Both the United States House of Representatives and the Senate have approved the conference report of the federal Farm Bill. An overwhelming majority of the Senate, 81-15, voted in favor of the bill on Thursday, while the House passed the bill, 318-106, on Wednesday.
Renewed about once every five years, the comprehensive Farm Bill governs a wide range of agriculture policy, including programs for nutrition, aid for farmers, land conservation and rural development, research, forestry, energy, and foreign food aid.
This year’s Farm Bill also addresses animal welfare issues. Particularly, section 14207 of the bill seeks to further prohibit animal fighting ventures, and section 14210 seeks to limit the importation of live dogs into the United States if the dogs are younger than six months old and imported into this country for the purpose of resale.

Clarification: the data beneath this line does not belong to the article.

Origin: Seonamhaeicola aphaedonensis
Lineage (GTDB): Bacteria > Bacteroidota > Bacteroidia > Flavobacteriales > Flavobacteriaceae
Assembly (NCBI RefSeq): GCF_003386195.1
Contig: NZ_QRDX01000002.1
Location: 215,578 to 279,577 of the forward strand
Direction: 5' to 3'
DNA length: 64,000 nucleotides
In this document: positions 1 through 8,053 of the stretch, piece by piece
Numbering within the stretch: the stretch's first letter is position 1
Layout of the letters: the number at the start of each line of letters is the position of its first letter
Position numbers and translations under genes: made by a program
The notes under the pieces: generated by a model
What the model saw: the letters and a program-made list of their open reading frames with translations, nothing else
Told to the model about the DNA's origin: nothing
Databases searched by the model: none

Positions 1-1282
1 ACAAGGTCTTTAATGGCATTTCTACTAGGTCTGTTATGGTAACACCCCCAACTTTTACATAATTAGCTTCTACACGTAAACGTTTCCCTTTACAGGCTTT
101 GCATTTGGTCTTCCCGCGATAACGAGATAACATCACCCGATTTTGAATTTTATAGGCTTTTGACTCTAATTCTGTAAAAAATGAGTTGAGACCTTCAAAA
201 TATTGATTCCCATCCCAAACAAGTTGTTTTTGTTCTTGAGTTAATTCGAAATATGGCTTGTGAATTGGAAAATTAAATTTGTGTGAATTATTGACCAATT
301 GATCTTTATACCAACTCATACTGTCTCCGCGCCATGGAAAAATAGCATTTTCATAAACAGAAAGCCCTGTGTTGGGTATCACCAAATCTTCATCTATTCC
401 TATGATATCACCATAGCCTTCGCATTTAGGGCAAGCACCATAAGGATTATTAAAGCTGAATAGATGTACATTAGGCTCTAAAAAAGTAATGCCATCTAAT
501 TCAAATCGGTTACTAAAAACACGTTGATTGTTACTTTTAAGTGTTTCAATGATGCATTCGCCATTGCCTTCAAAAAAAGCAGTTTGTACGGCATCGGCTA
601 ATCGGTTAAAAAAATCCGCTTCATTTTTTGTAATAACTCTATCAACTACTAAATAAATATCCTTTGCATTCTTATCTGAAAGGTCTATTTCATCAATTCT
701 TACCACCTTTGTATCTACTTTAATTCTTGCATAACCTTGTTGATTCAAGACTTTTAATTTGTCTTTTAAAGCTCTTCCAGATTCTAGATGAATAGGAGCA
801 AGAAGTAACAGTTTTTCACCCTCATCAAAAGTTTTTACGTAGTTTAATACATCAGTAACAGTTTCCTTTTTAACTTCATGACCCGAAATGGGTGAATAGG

The bill will now be forwarded to President Bush for his consideration. However, because of the proposal’s estimated $300 billion costs, President Bush has threatened to veto the bill. Members of Congress have stated that a vote to override a presidential veto is likely before Congress adjourns for the Memorial Day recess.
The American Kennel Club continues to monitor developments regarding the Farm Bill. Please return to akc.org for the latest information; or contact AKC’s Government Relations Department at (919) 816-3720, or e-mail email@example.com.
Both the United States House of Representatives and the Senate have approved the conference report…